The section entitled “The Contextual World” begins its discussion of “The Pacific and Indian Oceans” as follows:
“The rim of the great Asian continent is already home to five nuclear powers: China, India, Pakistan, North Korea and Russia. Furthermore, there are three threshold nuclear states, South Korea, Taiwan, and Japan, which have the capacity to become nuclear powers quickly.”Such colorful writing may enliven the read, but it dangerously distorts the picture of Asian and global security presented in the report. While North Korea, appears to have tested a nuclear explosive device and maintains a conventional military of unusual size, it has by no means earned the status of “power” somehow analogous to Russia, China, and India.
Nuclear weapons may confer political status, but this is as much a dysfunction of contemporary global politics as it is a reflection of some real utility of nuclear weapons in meeting the needs of states. Nuclear weapons are exceedingly dangerous to U.S. and global security and North Korea’s acquisition of nuclear weapons is clearly destabilizing to the region. But nuclear weapons do not transform North Korea’s role in the world; they are a symptom and contributing cause of North Korea’s national tragedy.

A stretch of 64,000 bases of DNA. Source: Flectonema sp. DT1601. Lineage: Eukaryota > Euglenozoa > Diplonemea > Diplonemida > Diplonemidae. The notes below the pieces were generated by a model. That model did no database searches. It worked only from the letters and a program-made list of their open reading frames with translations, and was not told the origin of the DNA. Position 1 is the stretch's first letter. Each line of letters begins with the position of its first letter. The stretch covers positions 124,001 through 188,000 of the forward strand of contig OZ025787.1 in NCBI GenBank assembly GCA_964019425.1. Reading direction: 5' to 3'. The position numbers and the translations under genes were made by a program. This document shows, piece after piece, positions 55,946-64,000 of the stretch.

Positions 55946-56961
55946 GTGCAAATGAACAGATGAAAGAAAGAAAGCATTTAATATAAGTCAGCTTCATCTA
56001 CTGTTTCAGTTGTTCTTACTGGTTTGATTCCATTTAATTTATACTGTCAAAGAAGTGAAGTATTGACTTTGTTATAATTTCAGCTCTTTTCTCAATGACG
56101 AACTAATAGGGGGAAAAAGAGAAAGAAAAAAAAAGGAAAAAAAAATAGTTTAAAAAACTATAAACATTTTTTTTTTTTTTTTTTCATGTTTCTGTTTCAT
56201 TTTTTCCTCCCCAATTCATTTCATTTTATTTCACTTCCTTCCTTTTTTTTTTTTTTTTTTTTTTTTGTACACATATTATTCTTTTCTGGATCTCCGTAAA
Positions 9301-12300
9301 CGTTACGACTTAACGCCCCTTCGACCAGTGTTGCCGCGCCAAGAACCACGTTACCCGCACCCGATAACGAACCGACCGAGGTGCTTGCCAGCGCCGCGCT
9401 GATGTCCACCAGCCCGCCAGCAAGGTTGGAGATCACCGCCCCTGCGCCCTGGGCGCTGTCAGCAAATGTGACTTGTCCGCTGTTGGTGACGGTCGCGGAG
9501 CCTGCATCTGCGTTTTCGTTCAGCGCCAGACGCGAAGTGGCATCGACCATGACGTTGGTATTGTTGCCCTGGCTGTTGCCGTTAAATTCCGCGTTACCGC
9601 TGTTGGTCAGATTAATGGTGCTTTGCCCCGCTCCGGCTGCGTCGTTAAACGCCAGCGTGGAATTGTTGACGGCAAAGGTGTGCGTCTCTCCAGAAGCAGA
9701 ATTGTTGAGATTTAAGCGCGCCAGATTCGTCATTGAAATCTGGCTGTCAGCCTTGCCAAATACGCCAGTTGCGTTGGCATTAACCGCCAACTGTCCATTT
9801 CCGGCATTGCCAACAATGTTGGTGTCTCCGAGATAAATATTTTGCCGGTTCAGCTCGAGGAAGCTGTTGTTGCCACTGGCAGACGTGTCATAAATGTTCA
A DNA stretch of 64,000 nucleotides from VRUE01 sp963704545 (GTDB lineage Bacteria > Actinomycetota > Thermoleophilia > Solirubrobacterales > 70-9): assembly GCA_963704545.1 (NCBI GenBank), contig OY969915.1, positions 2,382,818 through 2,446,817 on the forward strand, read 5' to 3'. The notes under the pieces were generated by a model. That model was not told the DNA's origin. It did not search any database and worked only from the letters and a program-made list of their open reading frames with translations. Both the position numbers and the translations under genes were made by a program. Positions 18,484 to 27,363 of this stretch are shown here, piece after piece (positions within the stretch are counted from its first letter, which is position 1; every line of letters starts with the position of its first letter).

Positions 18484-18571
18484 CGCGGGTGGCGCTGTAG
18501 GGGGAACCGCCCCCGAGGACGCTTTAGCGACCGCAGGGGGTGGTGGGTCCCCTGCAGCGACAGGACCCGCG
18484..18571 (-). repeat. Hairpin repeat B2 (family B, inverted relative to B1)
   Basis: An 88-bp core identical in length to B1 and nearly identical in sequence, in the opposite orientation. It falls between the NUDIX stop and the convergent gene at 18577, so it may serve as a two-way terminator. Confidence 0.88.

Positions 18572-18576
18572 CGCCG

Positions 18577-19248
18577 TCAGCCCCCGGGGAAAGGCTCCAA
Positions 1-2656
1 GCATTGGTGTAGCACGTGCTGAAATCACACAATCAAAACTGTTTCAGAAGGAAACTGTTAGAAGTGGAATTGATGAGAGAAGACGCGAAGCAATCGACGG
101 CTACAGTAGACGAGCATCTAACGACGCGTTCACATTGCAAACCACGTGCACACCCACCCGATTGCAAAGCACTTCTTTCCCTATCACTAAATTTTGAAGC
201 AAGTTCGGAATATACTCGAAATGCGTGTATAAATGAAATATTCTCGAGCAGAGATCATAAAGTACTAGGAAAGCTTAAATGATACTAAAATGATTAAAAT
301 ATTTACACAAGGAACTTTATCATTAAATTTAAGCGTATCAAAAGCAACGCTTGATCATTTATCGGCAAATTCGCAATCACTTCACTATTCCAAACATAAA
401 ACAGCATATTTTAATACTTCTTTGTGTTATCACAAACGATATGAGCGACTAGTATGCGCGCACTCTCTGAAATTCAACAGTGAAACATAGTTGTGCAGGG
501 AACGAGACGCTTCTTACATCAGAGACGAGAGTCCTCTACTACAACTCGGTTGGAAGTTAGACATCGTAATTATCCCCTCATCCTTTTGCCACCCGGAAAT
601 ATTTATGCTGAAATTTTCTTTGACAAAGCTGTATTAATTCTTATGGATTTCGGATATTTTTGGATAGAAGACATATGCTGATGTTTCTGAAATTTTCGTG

Kim Jong Il styles himself an alchemist, hoping nuclear weapons will transform his comparative advantage in ignoring global norms and violating international law into security and foreign investment. It is unclear that he has achieved security or even broken even economically. He has impoverished his people and alienated them from the world community. A small nuclear arsenal may provide him a fig leaf of deterrence sufficient for human rights atrocities and petty criminality, but it has not transformed him into a globally relevant leader.
The U.S. Government should make this clear by consistently and assertively rejecting Kim’s mystical belief that nuclear weapons make him powerful; this includes consistently rejecting the use of the term “nuclear power” to describe any state.